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Hoffmann, R. A wiki for the life sciences where authorship matters. Nature Genetics (2008)

Para to ortho repositioning of the arsenical moiety of the angiogenesis inhibitor 4-(N-(S-glutathionylacetyl)amino)phenylarsenoxide results in a markedly increased cellular accumulation and antiproliferative activity.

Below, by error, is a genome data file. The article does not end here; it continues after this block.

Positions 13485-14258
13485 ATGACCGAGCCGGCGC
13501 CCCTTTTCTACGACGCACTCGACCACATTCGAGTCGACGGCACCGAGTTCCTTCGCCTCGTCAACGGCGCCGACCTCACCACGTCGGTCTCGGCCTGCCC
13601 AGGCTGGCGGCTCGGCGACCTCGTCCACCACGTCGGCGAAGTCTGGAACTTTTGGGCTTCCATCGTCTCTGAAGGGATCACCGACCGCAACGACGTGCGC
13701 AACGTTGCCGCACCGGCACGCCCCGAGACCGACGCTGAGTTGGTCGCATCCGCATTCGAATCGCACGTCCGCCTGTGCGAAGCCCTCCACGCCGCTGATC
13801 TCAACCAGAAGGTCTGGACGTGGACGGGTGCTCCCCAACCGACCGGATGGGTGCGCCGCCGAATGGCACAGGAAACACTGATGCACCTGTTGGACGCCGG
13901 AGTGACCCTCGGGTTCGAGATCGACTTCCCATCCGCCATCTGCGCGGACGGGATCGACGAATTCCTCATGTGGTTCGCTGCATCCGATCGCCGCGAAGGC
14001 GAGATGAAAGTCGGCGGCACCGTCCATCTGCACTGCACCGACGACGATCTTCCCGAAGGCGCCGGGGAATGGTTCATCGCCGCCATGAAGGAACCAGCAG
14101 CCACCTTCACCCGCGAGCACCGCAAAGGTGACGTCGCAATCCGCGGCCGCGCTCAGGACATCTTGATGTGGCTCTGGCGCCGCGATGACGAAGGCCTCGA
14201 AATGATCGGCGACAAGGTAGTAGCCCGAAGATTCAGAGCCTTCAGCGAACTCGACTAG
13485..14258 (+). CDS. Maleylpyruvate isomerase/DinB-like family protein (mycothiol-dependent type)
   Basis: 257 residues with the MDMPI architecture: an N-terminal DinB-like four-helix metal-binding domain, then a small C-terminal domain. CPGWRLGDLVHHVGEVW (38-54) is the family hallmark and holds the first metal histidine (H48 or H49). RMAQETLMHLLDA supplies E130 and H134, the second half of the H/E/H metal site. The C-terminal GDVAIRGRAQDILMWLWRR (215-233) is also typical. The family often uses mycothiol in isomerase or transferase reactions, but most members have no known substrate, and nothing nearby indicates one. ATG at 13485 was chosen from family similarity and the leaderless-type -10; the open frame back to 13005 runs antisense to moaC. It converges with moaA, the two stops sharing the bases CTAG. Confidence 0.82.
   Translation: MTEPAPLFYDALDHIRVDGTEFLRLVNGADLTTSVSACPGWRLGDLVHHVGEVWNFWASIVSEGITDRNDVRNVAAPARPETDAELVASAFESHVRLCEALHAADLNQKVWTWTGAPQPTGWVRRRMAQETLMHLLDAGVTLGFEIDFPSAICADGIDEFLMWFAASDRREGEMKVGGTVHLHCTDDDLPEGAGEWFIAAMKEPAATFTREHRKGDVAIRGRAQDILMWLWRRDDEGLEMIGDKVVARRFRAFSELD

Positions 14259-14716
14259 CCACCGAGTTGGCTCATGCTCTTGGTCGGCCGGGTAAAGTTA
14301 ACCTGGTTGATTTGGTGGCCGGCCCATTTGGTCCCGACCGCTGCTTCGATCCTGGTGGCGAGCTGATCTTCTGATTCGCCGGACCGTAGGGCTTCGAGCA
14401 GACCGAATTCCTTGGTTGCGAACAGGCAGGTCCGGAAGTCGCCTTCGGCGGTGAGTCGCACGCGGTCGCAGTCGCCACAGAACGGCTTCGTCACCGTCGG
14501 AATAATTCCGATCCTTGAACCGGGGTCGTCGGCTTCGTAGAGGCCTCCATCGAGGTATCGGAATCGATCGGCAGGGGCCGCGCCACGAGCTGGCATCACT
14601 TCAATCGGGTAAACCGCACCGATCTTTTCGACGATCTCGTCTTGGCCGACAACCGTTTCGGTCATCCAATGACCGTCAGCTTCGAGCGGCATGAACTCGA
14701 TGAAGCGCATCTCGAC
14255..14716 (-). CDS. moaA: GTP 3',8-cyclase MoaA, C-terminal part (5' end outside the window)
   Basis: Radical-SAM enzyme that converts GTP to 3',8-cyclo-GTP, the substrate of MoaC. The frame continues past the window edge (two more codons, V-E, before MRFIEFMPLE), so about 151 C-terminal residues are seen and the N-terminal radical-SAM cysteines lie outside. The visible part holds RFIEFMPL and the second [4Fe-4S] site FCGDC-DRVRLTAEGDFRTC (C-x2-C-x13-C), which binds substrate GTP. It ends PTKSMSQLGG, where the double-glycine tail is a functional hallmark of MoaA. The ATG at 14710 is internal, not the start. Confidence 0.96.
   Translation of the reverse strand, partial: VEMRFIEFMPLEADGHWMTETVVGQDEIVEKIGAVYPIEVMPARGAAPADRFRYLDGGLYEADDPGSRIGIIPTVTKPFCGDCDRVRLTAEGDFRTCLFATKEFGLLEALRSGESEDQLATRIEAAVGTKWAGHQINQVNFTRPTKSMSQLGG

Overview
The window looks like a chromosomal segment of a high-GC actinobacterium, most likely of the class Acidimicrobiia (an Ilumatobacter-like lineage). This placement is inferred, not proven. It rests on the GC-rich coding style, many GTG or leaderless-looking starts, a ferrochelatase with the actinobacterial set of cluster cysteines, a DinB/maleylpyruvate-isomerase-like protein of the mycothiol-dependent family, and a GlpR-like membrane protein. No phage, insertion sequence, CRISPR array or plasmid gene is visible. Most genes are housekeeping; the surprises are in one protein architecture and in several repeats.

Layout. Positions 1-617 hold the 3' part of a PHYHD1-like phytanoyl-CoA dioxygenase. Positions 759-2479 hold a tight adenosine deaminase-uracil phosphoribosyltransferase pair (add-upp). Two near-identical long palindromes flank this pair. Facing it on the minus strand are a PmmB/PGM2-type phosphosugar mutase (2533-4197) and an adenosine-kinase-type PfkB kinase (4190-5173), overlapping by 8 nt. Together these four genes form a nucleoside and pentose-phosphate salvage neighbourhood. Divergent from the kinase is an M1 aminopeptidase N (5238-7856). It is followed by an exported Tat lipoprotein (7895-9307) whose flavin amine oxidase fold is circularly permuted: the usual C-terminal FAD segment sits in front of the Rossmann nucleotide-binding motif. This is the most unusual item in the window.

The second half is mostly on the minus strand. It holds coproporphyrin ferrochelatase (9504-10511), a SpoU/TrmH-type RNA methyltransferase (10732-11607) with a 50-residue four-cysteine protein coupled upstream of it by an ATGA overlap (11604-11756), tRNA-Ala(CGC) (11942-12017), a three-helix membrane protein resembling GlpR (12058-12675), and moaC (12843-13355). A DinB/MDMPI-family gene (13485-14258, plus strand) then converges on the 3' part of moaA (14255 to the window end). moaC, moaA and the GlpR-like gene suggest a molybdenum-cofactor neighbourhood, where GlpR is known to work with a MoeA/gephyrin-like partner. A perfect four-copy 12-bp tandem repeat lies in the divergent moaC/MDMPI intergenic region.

The synthetic tripeptide arsenical 4-(N-(S-glutathionylacetyl)amino)p-phenylarsenoxide (p-GSAO) is an angiogenesis inhibitor that inactivates mitochondrial adenine nucleotide translocase (ANT) by cross-linking a pair of matrix-facing cysteine residues. This causes an increase in superoxide levels and proliferation arrest of endothelial cells followed by mitochondrial depolarization and apoptosis. p-GSAO induces proliferation arrest in endothelial cells and is a selective inhibitor of endothelial cells compared with tumor cells. An analogue of p-GSAO has been made in which the arsenical moiety is at the ortho instead of the para position on the phenyl ring. o-GSAO, like p-GSAO, bound to ANT in a dithiol-dependent manner but was approximately 8-fold more efficient than p-GSAO at triggering the mitochondria permeability transition in isolated mitochondria. o-GSAO was an approximately 50-fold more potent inhibitor of endothelial and tumor cell proliferation than p-GSAO. The mechanism of this effect was a consequence of approximately 300-fold faster rate of accumulation of o-GSAO in the cells, which is due, at least in part, to impaired export by the multidrug resistance-associated protein 1. Administration of o-GSAO to tumor-bearing mice delayed tumor growth by inhibiting tumor angiogenesis but there were side effects not observed with p-GSAO administration.[1]


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